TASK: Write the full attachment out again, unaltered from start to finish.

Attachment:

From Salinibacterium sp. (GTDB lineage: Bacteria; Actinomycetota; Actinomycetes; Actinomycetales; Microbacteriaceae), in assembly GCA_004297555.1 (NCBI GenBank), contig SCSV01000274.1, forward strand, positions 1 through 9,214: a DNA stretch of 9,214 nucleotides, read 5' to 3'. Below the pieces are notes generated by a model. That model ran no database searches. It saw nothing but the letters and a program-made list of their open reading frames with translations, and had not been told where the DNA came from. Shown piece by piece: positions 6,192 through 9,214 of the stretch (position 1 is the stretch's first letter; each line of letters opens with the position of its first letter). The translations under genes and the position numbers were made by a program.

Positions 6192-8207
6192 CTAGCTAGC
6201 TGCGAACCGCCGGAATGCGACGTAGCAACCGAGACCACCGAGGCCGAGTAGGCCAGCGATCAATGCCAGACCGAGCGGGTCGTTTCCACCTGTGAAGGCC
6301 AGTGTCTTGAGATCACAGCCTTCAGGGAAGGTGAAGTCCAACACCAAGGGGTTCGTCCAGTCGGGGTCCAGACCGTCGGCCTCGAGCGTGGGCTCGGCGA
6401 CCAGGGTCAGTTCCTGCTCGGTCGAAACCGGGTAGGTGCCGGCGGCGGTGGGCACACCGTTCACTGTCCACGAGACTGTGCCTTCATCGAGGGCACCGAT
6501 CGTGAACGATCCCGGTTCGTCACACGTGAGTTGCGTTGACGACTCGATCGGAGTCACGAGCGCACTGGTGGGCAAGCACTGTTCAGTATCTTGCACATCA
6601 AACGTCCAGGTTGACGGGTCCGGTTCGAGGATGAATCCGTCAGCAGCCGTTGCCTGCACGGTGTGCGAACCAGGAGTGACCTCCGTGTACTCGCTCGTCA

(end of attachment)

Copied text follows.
From Salinibacterium sp. (GTDB lineage: Bacteria; Actinomycetota; Actinomycetes; Actinomycetales; Microbacteriaceae), in assembly GCA_004297555.1 (NCBI GenBank), contig SCSV01000274.1, forward strand, positions 1 through 9,214: a DNA stretch of 9,214 nucleotides, read 5' to 3'. Below the pieces are notes generated by a model. That model ran no database searches. It saw nothing but the letters and a program-made list of their open reading frames with translations, and had not been told where the DNA came from. Shown piece by piece: positions 6,192 through 9,214 of the stretch (position 1 is the stretch's first letter; each line of letters opens with the position of its first letter). The translations under genes and the position numbers were made by a program.

Positions 6192-8207
6192 CTAGCTAGC
6201 TGCGAACCGCCGGAATGCGACGTAGCAACCGAGACCACCGAGGCCGAGTAGGCCAGCGATCAATGCCAGACCGAGCGGGTCGTTTCCACCTGTGAAGGCC
6301 AGTGTCTTGAGATCACAGCCTTCAGGGAAGGTGAAGTCCAACACCAAGGGGTTCGTCCAGTCGGGGTCCAGACCGTCGGCCTCGAGCGTGGGCTCGGCGA
6401 CCAGGGTCAGTTCCTGCTCGGTCGAAACCGGGTAGGTGCCGGCGGCGGTGGGCACACCGTTCACTGTCCACGAGACTGTGCCTTCATCGAGGGCACCGAT
6501 CGTGAACGATCCCGGTTCGTCACACGTGAGTTGCGTTGACGACTCGATCGGAGTCACGAGCGCACTGGTGGGCAAGCACTGTTCAGTATCTTGCACATCA
6601 AACGTCCAGGTTGACGGGTCCGGTTCGAGGATGAATCCGTCAGCAGCCGTTGCCTGCACGGTGTGCGAACCAGGAGTGACCTCCGTGTACTCGCTCGTCA